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Fans in Hungary Spark Homophobia Unease at Euro 2020

French stars Kylian Mbappe and Karim Benzema also allegedly received racist abuse during the game vs Hungary (AP)

French stars Kylian Mbappe and Karim Benzema also allegedly received racist abuse during the game vs Hungary (AP)

Behaviour of some fans prompted UEFA to probe "potentially discriminatory incidents", and shone light on an increasingly hostile climate for gay people in Hungary.

Hungary’s raucous fans at Euro 2020 have impressed many with their noise and colour at the packed Puskas Arena in Budapest, the only tournament venue without an anti-coronavirus spectator limit.

The buzzing atmosphere at the 68,000-seater stadium even stoked speculation that UEFA could move the semi-finals and final there from restricted-capacity Wembley.

But the behaviour of some fans has prompted UEFA to probe “potentially discriminatory incidents”, and shone a light on an increasingly hostile climate for gay people in Prime Minister Viktor Orban’s Hungary.

The nationalist premier, 58, a football fanatic and fervent supporter of the national team, has been mounting a fierce legal onslaught against the LGBTIQ community in recent months.

Hours before Hungary’s Euro 2020 opener against Portugal kicked off last week, parliament approved a ban on the “promotion” of homosexuality and gender change to minors, legislation that critics say is even harsher than Russia’s law on “gay propaganda”.

Last December homosexual couples were also effectively banned from adopting children, a measure that led to rare criticism of government policy by a Hungarian sports personality.

In a Facebook post that divided fans’ opinions, Hungary goalkeeper Peter Gulacsi expressed solidarity with “rainbow families” and said “everyone has the right to equality”.

In protest against the latest law, Munich’s mayor Dieter Reiter sought to illuminate the Allianz Arena in rainbow colours ahead of Hungary’s final group game against Germany Wednesday, but was denied permission by UEFA.

UEFA is a “politically and religiously neutral organisation” said the sport’s European governing body Tuesday, citing the “political context” of the request as reason for its refusal.

Hungarian Foreign Minister Peter Szijjarto hailed UEFA for its “right” decision against a “political provocation against Hungary”.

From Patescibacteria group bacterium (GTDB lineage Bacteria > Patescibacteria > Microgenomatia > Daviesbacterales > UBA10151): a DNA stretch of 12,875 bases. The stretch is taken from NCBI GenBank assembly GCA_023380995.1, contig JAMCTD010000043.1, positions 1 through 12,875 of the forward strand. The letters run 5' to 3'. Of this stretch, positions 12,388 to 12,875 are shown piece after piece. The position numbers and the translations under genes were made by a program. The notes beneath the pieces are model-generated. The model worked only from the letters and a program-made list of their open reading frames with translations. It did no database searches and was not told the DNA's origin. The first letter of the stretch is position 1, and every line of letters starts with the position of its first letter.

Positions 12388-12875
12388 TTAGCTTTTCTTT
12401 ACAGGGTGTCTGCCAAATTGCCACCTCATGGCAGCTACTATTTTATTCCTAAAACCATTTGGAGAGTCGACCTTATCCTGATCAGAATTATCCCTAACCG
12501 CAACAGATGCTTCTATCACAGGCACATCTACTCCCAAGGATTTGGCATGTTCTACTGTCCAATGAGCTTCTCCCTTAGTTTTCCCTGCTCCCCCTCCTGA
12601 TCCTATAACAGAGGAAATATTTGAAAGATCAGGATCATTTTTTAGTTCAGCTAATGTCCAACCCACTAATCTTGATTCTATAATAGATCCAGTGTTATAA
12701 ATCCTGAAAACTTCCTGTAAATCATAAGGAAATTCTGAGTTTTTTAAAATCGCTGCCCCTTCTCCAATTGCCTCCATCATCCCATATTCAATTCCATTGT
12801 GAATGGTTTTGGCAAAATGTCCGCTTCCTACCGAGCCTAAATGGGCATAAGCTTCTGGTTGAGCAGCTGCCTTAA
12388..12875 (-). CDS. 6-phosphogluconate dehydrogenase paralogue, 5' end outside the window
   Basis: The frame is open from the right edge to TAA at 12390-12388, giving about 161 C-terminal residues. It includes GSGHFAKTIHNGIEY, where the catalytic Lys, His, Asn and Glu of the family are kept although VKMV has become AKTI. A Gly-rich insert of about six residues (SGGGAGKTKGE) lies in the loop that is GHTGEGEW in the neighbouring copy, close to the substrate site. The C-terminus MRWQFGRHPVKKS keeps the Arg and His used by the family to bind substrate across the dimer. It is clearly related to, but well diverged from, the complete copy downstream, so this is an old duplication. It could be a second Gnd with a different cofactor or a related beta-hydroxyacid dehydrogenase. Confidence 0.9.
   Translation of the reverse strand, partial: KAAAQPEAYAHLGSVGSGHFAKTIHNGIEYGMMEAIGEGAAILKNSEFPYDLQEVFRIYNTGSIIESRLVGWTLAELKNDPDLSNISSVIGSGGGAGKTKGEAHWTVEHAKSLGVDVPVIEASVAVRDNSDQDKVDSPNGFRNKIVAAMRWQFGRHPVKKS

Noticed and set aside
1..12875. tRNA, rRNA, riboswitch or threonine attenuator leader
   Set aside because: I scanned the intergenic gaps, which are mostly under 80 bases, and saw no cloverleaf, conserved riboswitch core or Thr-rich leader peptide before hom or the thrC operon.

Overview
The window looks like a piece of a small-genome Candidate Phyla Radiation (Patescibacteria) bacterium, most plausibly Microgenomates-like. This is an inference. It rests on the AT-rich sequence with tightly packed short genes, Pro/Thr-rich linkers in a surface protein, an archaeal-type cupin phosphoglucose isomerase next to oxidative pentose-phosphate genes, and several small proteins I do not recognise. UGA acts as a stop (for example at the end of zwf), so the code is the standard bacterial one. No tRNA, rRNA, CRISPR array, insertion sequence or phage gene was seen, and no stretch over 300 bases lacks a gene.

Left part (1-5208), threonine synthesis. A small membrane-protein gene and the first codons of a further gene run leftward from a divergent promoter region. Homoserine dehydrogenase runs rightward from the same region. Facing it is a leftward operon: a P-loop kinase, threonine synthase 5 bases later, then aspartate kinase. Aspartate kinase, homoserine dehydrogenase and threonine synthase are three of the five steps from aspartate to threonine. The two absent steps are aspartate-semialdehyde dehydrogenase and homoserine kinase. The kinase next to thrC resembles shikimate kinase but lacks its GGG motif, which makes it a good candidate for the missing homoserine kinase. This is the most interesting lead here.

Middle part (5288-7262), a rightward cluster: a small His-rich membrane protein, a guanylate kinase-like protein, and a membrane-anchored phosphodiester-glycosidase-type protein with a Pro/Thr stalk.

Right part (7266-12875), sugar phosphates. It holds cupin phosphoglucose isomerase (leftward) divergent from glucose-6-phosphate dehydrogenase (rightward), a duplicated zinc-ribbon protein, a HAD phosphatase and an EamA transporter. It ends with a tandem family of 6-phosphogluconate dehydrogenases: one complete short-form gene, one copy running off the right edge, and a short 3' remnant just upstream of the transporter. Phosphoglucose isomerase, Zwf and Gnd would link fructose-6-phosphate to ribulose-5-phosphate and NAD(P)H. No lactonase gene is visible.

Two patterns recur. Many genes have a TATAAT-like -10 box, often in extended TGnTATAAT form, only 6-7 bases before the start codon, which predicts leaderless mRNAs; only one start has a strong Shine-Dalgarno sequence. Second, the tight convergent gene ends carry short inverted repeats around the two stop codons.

‘Discriminatory incidents’

UEFA said Sunday however that it is investigating incidents at Hungary’s two Euro 2020 games so far without specifying details.

Home fans can be heard on video footage of the Portugal game appearing to chant “Cristiano, homosexual!” at Portuguese star Ronaldo.

Other footage appears to show fans singing “Bonjour faggot French!” on their way to the stadium before Hungary’s tie against France last Saturday.

French stars Kylian Mbappe and Karim Benzema also allegedly received racist abuse during the game.

“I hope Hungary get a large punishment” if the allegations are proven, France defender Lucas Digne said Monday, adding that he didn’t hear the abuse himself.

A homophobic banner and another protesting the ‘taking the knee’ anti-racism gesture were also spotted at pre-match marches organised by the “Carpathian Brigade” ultra fan group.

The incidents make it more difficult to support the national team, Luca Dudits, an activist with gay rights organisation Hatter, told AFP.

“If you go to the stadium and are surrounded by a mostly white male crowd who are chanting and using slurs it’s very alienating for marginalised communities like ours,” she said.

‘Hysterical incitement’

The hardline anti-immigration Orban, who has poured state funding into football since coming to power in 2010, also backed Hungarian fans who booed Irish players “taking the knee” at a Euro 2020 warm-up game earlier in June.

The gesture was a disrespectful “provocation” said Orban, comments that were seen by critics as a green light for fans to boo kneeling players at Euro 2020.

The Carpathian Brigade, whose members are typically clad in black T-shirts, plans to bring “several thousand” supporters to Munich, according to its Facebook page.

Travelling fans should not “rise to any provocation…despite the hysterical incitement by German media in recent days”, it warned.

According to journalist Janos Kele, homophobia or racism is “no worse” in Hungarian football than in countries like England, Italy, or France.

“It’s a small but loud group behind the chants and booing, but what is different in Hungary is the links between government circles and fan groups,” Kele told AFP.

Most top flight clubs in Hungary are run by figures close to Orban’s ruling Fidesz party, including the biggest club Ferencvaros, whose head is a Fidesz vice-president and is closely linked to the club’s ultra fans.

“I understand people being put off the national team because of these links, but I support the team regardless, it should be above politics,” said Kele.

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